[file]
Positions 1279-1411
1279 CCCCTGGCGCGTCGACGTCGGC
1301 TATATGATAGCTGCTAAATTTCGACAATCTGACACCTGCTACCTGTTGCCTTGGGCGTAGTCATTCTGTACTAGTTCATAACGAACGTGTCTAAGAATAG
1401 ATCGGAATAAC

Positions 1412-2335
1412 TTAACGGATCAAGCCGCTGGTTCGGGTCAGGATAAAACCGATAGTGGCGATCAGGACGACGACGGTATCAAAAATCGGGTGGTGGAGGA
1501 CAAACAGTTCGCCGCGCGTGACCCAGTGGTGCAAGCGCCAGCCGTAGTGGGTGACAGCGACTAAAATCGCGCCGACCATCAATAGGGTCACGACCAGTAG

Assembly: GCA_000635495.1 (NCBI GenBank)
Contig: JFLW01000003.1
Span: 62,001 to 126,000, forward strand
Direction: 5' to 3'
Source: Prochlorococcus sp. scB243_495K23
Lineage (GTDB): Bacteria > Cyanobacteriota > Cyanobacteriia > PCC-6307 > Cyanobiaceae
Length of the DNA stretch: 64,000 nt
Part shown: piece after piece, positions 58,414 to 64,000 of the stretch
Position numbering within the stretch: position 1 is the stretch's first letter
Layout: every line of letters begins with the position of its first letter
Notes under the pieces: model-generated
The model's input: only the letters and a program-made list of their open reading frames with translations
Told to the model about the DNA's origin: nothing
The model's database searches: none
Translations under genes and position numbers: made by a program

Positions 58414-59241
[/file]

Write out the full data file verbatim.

Positions 1279-1411
1279 CCCCTGGCGCGTCGACGTCGGC
1301 TATATGATAGCTGCTAAATTTCGACAATCTGACACCTGCTACCTGTTGCCTTGGGCGTAGTCATTCTGTACTAGTTCATAACGAACGTGTCTAAGAATAG
1401 ATCGGAATAAC

Positions 1412-2335
1412 TTAACGGATCAAGCCGCTGGTTCGGGTCAGGATAAAACCGATAGTGGCGATCAGGACGACGACGGTATCAAAAATCGGGTGGTGGAGGA
1501 CAAACAGTTCGCCGCGCGTGACCCAGTGGTGCAAGCGCCAGCCGTAGTGGGTGACAGCGACTAAAATCGCGCCGACCATCAATAGGGTCACGACCAGTAG

Assembly: GCA_000635495.1 (NCBI GenBank)
Contig: JFLW01000003.1
Span: 62,001 to 126,000, forward strand
Direction: 5' to 3'
Source: Prochlorococcus sp. scB243_495K23
Lineage (GTDB): Bacteria > Cyanobacteriota > Cyanobacteriia > PCC-6307 > Cyanobiaceae
Length of the DNA stretch: 64,000 nt
Part shown: piece after piece, positions 58,414 to 64,000 of the stretch
Position numbering within the stretch: position 1 is the stretch's first letter
Layout: every line of letters begins with the position of its first letter
Notes under the pieces: model-generated
The model's input: only the letters and a program-made list of their open reading frames with translations
Told to the model about the DNA's origin: nothing
The model's database searches: none
Translations under genes and position numbers: made by a program

Positions 58414-59241